At first, Bloodstained: Ritual of the Night feels a bit staid. Though the series is new, it sees longtime Castlevania producer Koji Igarashi returning to the formula he helped define over the years with titles like Symphony of the Night. Because Bloodstained overtly draws from that tradition, the opening hours reproduce many moments fans of 2D Castlevania titles have seen before. However, this spiritual successor slowly and surely earns its keep among greats by cleverly mixing familiar elements of the genre.
The sprawling map is the cornerstone of the experience; the giant castle you explore belongs to a demented “shardbinder” named Gebel (not Dracula), and it’s enormous, winding, and a joy to uncover. As Miriam, a fellow shardbinder who can absorb the power of monsters she slays, your path can occasionally be circuitous; I often had to hoof it from a save room to a teleport room to my base of operations to stock up on supplies, then back to a save room before taking on a boss. But slowly filling out the map is a satisfying slow burn. Most areas stick to the castle’s gothic themes, but later locales introduce some fun surprises that kept me eager to see where I’d head next.
You acquire new traversal abilities as you go, though this progression starts off a little slow. The double-jump won’t resolve as many loose ends on the map as you think it might, and sometimes your next destination is too vague. However, you eventually get fantastic abilities that are fun to wield and open the way forward, like a reflector beam you can use to sneak through tight spaces, or the ability to run at ridiculous speeds. By the time you’ve been through most of the map, you feel like you have total mastery of your surroundings, though later areas still provide interesting challenges.
Combat also takes a little while to come into its own. The main hook is that Miriam can equip shards that give her the powers of the monsters she kills. These initially manifest as additional attacks that cost mana or passive bonuses, but quickly offer up a number of different ways to approach combat. Do you tackle a tough area or boss by slowly healing yourself over time, or double-down on damage by creating a copy of yourself?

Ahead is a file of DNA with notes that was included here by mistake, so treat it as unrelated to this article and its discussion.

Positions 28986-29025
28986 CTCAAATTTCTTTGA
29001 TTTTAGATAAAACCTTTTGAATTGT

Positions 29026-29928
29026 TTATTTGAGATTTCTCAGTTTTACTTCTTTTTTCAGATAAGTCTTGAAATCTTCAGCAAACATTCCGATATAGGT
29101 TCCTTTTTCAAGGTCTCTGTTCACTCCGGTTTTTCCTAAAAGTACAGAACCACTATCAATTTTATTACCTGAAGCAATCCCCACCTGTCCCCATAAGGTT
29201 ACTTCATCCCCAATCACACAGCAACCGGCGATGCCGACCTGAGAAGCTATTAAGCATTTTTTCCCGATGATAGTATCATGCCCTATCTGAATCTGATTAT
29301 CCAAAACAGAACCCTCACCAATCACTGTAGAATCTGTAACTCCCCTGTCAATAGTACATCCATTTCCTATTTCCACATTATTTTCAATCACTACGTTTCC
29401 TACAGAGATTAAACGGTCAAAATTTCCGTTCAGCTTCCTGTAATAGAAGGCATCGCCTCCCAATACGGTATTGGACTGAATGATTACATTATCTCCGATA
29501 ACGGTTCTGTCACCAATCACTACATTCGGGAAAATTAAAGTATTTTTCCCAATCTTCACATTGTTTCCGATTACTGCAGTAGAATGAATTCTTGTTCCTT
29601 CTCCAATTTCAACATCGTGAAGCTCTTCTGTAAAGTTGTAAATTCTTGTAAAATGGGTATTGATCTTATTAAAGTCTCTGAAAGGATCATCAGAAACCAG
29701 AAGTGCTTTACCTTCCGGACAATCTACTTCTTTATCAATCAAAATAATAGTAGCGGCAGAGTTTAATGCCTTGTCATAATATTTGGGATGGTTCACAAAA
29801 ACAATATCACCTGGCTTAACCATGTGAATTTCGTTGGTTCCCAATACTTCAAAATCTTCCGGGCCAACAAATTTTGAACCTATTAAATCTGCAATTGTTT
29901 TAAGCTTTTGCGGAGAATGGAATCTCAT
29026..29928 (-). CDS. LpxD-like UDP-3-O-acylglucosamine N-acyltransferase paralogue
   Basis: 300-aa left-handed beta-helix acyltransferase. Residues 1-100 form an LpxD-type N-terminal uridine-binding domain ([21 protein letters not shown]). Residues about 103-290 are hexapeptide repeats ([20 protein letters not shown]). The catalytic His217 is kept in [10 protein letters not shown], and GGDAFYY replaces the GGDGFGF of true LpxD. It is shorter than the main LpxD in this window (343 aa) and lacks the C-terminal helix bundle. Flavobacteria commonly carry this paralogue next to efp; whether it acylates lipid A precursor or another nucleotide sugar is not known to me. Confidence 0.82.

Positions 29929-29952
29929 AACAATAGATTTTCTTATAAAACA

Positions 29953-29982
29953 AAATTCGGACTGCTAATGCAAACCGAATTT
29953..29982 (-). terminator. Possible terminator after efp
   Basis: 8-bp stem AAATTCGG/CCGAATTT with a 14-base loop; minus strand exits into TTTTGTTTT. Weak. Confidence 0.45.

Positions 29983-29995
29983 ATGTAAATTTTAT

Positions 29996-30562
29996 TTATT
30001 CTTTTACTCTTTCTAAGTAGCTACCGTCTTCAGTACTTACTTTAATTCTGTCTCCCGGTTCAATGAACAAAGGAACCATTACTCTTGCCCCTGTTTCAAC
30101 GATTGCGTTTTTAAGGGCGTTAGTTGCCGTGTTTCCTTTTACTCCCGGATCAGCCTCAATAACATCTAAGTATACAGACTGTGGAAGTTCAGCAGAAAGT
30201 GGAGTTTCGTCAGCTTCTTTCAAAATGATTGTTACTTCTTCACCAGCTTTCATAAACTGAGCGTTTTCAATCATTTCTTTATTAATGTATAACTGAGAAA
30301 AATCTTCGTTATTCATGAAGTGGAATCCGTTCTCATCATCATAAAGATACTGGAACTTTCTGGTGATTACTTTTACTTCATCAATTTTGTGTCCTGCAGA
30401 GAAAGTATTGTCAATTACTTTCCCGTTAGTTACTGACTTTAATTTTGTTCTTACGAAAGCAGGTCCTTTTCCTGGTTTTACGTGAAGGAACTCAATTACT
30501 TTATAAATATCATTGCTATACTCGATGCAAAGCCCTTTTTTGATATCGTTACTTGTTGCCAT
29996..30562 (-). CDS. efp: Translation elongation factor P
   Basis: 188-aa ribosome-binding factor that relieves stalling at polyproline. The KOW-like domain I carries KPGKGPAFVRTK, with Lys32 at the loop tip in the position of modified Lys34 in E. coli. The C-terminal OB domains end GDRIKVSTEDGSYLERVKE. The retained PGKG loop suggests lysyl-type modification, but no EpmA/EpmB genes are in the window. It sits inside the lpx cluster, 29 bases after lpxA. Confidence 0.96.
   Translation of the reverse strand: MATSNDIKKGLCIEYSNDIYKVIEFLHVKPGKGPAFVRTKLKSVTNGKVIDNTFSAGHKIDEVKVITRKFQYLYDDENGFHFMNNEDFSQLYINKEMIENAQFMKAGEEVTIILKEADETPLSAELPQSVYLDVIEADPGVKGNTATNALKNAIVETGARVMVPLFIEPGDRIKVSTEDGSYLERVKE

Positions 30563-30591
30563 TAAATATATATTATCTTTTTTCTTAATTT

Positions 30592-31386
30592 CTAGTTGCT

If you’re familiar with 2D Castlevania games, the tricks you’ve memorized (such as attacking right before you land to get an extra-fast second attack in) still work, and the familiar muscle-memory is a nice touch. But until the additional layers unravel, Bloodstained’s opening sections feel unremarkable, because encounters involve little more than ducking and weaving out of monsters’ attacks to deliver your own. Only when you start amassing interesting shards can you start exploring your options.
A healthy dose of RPG mechanics keeps combat exciting and give you another reason to scour every inch of the castle. As you defeat explore and level up, you find weapons with different ranges and elemental properties, as well as other equipment and items. As these different options compound on each other, I swapped between multiple shard and gear loadouts, since some weapons and skills work better against certain enemies. And while some bosses simply let you wail on them until they’re dead, others require you to learn their movements or try different builds to survive, which means being flexible and experimental with your skills.
The best equipment is locked behind extensive crafting or side-questing. This aspect can be convoluted and prone to grinding; later quests and recipes require you to farm monsters that have a low chance of dropping a particular component, and I wound up with too much stuff that didn’t seem crucial. However, once I found recipes for the most powerful weapons, I held off on finishing the game to go seek out their ingredients and craft them. The power boost you get from these items is worth the time spent acquiring them.
Bloodstained: Ritual of the Night’s journey is familiar, but the way it iterates and builds on that familiarity help distinguish it from its lineage. Its combat, RPG elements, and enticing exploration intertwine seamlessly, and had me obsessively scouring every nook and cranny of a gigantic map for hours, even after I’d defeated the last boss. I enjoyed finally returning to this haunted castle, even if it belongs to a new master.
Koji Igarashi's return to the Castlevania formula slowly but surely earns its place in a crowded genre.
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